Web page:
Cubs

Theo Epstein speaks for all Cubs fans as he sums up the frustrating season to date

Theo Epstein speaks for all Cubs fans as he sums up the frustrating season to date

If you were listening to 670 The Score Thursday morning, nobody would blame you if you confused Theo Epstein for a random Cubs fan.

But that wasn't Bob from Berwyn chatting with David Haugh and Mike Mulligan about the infuriating 2019 season the Cubs have played to date — it was the president of baseball operations for the club, who told it like it is and pulled no punches.

Like usual, Epstein was measured in his response, but his frustration was palpable, as he explained how there are simply no excuses for the way the Cubs have played this year and especially lately. 

He did not point to the recent string of injuries as a reason or use any other potential excuse in the books to explain away the fact that this team woke up Thursday morning tied with the Milwaukee Brewers for the second Wild-Card spot. 

When asked which area of the Cubs' game has been inconsistent, Epstein offered his take:

"I just think our failure to play up to our ability, play up to our potential," Epstein said. "We just lost two games in a row to a team that I think we're more talented than (we have a 150-run differential better than), we were just caught from behind by a team that our run differential is over 100 runs better than. But they're playing better ball — the Brewers. And they just beat us five out of seven in huge games and we put them back in the race. 

"It's just the inability to show up and play winning baseball, for the whole to be as good as the sum of the parts. It's not right now. I think our guys said it [Wednesday] night — we're not playing good baseball. We're playing bad baseball. We [have the] second-most errors in the league, most outs on the bases in the league — those things chip away at your margin for error. When you do those things, you can't just roll out and have your talent win games and that's the reality of where we are at this point. Those are some of the attributes that have marked our play this year. 

"The only good news is we are very fortunate that we have a chance with a few weeks left to change that script. If we finally start playing good baseball on a consistent basis and show up every night and win a bunch of games, we can change the script of what the 2019 Cubs will be known for. That's an opportunity that should not be taken lightly because at this point in the season, I don't think any of us associated with this team are going to be proud of what our identity is here for the 2019 Cubs, what we're going for — those things we just talked about.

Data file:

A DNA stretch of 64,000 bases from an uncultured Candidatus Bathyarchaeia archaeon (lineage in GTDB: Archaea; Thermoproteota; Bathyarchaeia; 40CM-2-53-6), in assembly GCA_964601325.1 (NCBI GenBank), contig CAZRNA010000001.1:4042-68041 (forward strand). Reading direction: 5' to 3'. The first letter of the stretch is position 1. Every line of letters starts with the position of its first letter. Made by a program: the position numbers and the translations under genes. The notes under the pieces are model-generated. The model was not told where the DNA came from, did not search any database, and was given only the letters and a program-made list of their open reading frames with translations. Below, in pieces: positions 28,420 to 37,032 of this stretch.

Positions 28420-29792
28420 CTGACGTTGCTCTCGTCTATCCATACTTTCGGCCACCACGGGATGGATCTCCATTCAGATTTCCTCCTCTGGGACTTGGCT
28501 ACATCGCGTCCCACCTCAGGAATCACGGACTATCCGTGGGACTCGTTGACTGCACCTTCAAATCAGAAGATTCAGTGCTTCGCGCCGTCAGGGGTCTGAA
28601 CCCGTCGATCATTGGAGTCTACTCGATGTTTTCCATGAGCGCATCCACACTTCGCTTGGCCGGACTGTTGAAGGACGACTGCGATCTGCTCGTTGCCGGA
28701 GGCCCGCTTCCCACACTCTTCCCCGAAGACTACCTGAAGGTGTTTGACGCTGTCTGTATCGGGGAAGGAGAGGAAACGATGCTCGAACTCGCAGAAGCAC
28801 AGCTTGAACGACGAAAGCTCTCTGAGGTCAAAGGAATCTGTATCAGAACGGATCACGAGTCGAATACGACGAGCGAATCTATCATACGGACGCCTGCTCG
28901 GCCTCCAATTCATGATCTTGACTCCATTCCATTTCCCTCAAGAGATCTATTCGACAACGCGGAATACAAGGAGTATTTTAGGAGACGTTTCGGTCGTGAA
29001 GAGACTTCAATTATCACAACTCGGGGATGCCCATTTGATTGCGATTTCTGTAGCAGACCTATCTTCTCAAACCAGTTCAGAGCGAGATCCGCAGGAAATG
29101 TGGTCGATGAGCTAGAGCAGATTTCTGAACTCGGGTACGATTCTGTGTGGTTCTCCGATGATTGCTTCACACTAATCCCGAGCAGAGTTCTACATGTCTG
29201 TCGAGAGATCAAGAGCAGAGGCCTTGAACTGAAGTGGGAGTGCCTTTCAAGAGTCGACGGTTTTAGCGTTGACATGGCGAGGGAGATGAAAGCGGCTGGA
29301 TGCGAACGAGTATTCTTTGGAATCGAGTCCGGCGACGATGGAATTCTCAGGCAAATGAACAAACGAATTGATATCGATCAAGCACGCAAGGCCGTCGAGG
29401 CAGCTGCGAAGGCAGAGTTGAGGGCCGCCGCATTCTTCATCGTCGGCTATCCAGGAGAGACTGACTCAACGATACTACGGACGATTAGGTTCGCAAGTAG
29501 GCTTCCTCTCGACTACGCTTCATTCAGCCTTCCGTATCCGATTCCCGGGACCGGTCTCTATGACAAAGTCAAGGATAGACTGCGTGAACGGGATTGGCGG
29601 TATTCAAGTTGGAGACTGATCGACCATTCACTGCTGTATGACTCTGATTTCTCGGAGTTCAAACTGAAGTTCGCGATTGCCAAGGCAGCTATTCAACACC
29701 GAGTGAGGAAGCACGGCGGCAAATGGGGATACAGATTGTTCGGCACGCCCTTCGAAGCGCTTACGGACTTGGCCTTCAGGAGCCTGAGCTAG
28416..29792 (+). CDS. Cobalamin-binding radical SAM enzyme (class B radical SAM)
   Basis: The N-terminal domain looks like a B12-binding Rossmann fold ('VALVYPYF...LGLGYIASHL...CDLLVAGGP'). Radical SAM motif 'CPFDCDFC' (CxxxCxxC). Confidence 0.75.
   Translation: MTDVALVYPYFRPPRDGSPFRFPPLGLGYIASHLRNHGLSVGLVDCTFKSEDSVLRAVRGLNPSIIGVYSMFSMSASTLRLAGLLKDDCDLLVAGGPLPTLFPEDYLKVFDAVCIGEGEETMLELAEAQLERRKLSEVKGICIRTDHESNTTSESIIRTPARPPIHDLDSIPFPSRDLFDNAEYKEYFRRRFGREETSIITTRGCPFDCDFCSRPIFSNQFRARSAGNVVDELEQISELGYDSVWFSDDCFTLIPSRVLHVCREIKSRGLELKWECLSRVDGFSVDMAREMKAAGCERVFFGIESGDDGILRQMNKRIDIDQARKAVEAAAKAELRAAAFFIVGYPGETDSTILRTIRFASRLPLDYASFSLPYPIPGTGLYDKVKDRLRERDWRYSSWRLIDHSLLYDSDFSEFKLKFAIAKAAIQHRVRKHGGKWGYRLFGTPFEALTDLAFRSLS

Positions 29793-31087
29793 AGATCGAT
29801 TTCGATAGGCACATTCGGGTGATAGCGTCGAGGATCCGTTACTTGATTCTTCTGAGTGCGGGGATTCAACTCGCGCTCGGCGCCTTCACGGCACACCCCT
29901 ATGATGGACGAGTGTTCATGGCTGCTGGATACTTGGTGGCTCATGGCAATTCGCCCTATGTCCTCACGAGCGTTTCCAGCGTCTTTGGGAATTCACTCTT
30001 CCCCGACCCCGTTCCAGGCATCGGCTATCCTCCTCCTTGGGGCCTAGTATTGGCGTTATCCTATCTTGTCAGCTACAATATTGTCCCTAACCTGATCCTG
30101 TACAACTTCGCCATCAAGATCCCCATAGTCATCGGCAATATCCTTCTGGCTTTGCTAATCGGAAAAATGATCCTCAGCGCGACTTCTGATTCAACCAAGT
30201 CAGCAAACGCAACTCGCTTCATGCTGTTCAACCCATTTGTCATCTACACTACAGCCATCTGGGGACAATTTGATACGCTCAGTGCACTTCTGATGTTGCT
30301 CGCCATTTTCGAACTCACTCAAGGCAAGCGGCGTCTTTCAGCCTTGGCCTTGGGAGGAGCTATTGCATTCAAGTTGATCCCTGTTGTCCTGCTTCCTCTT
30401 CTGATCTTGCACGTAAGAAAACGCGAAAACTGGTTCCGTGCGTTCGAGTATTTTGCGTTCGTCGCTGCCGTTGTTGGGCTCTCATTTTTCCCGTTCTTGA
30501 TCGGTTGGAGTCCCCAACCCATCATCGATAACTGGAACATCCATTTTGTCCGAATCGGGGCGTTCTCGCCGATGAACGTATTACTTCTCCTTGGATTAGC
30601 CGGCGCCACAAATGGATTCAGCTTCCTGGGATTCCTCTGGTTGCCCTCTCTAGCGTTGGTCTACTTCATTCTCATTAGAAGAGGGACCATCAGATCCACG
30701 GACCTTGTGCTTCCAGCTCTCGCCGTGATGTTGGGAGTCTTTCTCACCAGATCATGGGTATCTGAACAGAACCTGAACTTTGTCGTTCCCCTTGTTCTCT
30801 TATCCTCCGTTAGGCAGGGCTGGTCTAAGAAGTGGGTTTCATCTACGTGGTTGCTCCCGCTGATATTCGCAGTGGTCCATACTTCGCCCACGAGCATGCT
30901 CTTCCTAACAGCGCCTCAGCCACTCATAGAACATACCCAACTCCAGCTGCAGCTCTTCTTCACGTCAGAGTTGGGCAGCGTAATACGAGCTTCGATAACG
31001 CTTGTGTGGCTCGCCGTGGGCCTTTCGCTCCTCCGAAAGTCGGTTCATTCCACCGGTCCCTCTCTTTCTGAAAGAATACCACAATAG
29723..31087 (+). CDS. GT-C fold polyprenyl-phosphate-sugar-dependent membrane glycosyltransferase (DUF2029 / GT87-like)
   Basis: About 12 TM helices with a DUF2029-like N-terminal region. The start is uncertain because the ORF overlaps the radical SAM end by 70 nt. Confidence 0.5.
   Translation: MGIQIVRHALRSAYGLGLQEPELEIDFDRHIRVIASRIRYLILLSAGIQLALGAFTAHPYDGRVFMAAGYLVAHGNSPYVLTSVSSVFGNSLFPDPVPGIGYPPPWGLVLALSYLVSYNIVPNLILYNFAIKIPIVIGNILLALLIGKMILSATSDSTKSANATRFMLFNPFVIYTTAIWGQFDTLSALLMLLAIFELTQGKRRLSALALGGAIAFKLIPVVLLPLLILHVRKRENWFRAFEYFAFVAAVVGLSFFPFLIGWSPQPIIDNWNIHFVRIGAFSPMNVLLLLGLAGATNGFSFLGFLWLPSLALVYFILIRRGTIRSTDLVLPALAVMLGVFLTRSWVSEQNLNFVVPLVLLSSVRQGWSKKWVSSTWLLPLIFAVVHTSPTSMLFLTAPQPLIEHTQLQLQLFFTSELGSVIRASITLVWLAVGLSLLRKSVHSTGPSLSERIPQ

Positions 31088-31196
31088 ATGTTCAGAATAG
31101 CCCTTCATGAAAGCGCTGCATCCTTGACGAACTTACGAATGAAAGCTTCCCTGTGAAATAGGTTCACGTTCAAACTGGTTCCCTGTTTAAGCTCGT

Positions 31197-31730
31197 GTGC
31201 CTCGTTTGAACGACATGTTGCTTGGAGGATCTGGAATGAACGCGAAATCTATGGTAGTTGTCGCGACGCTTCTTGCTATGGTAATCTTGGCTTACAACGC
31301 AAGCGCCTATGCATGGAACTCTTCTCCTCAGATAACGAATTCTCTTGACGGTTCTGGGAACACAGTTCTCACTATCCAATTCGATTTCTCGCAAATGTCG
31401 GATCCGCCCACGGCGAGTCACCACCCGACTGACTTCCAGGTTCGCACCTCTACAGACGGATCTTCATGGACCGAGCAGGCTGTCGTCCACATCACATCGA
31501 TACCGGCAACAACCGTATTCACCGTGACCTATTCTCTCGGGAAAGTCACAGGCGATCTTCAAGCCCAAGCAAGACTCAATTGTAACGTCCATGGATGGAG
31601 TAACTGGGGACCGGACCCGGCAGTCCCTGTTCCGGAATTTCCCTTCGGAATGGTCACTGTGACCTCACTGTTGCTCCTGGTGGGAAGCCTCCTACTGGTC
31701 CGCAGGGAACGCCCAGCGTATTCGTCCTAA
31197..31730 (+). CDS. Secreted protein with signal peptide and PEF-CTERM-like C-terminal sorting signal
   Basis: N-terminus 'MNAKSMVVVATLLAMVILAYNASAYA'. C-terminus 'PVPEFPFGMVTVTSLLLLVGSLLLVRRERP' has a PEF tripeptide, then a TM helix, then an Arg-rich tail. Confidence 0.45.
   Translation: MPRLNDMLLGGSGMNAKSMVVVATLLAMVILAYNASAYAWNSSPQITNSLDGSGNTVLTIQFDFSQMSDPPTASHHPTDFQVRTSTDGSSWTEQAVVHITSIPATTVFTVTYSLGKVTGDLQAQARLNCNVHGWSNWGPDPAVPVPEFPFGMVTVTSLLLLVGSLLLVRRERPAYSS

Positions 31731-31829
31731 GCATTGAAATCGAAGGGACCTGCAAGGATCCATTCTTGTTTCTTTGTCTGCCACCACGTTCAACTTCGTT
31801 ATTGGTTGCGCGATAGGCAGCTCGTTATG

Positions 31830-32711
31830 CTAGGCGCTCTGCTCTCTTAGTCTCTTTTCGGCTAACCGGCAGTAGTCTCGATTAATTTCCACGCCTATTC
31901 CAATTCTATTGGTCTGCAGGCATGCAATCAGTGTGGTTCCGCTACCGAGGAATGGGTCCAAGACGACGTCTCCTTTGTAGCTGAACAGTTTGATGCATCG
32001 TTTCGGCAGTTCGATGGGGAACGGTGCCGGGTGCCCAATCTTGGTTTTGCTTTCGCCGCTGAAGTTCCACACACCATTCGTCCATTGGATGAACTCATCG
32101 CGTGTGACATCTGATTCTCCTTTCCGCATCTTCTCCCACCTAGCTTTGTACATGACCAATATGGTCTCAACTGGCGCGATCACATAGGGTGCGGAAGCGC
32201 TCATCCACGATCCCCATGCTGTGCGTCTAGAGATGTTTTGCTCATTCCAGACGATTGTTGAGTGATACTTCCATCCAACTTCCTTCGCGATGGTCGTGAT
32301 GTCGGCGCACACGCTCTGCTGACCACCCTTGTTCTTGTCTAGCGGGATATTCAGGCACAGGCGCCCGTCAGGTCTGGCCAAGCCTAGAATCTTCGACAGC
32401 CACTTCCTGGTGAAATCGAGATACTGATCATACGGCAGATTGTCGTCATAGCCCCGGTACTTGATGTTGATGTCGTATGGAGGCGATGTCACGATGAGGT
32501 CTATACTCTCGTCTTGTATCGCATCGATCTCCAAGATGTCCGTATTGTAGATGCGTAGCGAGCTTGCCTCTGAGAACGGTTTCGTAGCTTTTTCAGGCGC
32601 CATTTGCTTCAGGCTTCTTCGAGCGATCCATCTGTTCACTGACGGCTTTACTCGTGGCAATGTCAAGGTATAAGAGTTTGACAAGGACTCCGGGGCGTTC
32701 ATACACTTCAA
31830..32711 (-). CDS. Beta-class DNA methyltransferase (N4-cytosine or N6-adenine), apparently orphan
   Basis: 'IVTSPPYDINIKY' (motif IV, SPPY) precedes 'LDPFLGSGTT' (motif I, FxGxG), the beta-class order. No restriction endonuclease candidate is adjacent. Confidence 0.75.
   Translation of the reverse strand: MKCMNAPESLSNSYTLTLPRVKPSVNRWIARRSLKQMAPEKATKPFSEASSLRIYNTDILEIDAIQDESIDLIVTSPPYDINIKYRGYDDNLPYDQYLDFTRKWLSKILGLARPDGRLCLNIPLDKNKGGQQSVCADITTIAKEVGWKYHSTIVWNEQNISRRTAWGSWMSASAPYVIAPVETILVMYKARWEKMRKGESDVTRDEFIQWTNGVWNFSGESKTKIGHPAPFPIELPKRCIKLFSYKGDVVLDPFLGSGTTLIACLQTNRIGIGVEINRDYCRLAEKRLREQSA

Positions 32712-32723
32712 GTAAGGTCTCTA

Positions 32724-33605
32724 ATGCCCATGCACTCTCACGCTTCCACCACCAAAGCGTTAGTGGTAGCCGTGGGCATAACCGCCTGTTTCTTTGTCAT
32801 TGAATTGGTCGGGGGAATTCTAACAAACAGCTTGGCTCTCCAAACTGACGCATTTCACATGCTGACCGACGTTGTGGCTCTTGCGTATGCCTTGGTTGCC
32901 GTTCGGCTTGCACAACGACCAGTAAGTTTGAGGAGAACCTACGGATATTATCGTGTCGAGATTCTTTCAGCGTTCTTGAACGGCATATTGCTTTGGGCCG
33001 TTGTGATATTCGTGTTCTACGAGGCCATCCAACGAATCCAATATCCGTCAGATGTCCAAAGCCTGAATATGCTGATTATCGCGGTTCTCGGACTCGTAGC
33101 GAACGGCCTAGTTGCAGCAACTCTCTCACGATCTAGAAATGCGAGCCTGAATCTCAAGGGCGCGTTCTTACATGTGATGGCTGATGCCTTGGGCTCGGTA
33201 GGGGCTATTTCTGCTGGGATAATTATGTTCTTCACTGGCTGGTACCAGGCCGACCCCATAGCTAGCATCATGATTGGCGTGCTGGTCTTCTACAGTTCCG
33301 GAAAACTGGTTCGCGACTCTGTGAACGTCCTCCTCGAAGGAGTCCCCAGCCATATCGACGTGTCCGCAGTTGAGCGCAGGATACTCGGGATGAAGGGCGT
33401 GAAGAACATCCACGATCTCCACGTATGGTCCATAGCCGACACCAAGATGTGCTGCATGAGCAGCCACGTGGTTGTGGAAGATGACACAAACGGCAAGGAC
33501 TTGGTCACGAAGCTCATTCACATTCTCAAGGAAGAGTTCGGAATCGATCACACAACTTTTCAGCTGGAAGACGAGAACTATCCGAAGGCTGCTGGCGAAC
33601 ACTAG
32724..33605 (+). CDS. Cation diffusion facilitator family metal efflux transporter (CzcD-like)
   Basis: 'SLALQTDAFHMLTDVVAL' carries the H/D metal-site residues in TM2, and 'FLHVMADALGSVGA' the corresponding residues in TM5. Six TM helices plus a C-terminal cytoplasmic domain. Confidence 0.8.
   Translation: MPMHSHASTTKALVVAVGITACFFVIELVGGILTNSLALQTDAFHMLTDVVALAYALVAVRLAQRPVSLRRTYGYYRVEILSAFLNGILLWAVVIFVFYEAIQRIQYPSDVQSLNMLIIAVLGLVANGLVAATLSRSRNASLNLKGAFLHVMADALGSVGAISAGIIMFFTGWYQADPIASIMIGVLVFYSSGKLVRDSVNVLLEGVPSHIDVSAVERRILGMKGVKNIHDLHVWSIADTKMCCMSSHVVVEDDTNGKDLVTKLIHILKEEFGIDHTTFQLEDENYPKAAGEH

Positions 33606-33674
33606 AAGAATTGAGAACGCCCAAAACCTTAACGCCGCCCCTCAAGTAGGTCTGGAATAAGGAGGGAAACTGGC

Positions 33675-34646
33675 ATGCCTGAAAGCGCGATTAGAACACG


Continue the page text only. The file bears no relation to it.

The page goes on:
"We're the only ones who can get ourselves out of this. All we have to do is play really good baseball for a couple weeks, so we should relish that opportunity to change the script here."

After the Cubs closed the gap in the division to only a 4-game deficit with a win Monday night in Nico Hoerner's debut against the Padres, the Cardinals lost back-to-back games Tuesday and Wednesday night. Yet the Cubs couldn't draw any closer, losing a pair of games to a Padres team that has been well out of the playoff race for weeks. 

Meanwhile, the Brewers lost Christian Yelich for the season, yet they won both games Tuesday and Wednesday night, moving into a tie with the Cubs for the final playoff spot in the NL. This is the same Brewers team that looked to be falling out of it as the calendar moved into September, but — as Epstein said — the Cubs let them back into it with subpar showings on back-to-back weekends.

This season, the Cubs have essentially had just one good stretch, where they went 22-6 from mid-April to mid-May. But since then, they've gone 52-54 and that includes the addition of Nicholas Castellanos and Craig Kimbrel:

Epstein's 19-minute interview was jam-packed with interesting tidbits from the leader of the Cubs baseball department, but the overall point was apparent — he is frustrated by the way this team has underachieved for over a calendar year now. 

Even in talking about Jason McLeod and his lateral move from overseeing player development and amateur scouting to senior vice president of player personnel, Epstein drove the same point home:

"Really, this is about the organization and getting some fresh perspective and some change," Epstein said. "Clearly, for over a year now, we haven't been getting the most out of our talent. We haven't been getting the most out of our big-league roster. So there's gotta be some small things that we can tweak, adjust, do a little bit differently short-term, medium-term, long-term to try to get more out of that. 

"Jason's a great baseball guy; he's a fresh set of eyes. If he's around the team more, it gives a new perspective that maybe he'll say something that helps a player or helps the front office or helps Joe [Maddon] or a coach just with a new set of eyes.

"We're taking a fresh look at every aspect of the organization."

That sounds like a man looking to make some major shake-ups with the Cubs this winter if they can't turn things around over the next two-and-a-half weeks.

Steven Souza's healthy and ready to prove himself to Cubs fans and baseball in general

Steven Souza's healthy and ready to prove himself to Cubs fans and baseball in general

MESA, Ariz. –  Two years ago, things were looking bright for Steven Souza. At 28, he was coming off the best season of his career, one where he slashed .239/.351/.459 with 30 home runs, good for a 121 wRC+. The Rays are certainly never prohibitive favorites in the AL East, but the team was talented and the idea of catching up with the division’s juggernauts was no longer unrealistic. 

Then came the shoulder injury, which delayed the start of his 2018 season until mid-May. After that there was a pec injury, and before he knew it, the year was over and the right fielder had only played in 72 games. Think that’s bad? The following season, now playing for Arizona, Souza slipped while crossing home plate during one of the last games of Spring Training. He tore his ACL, and his season ended before it began.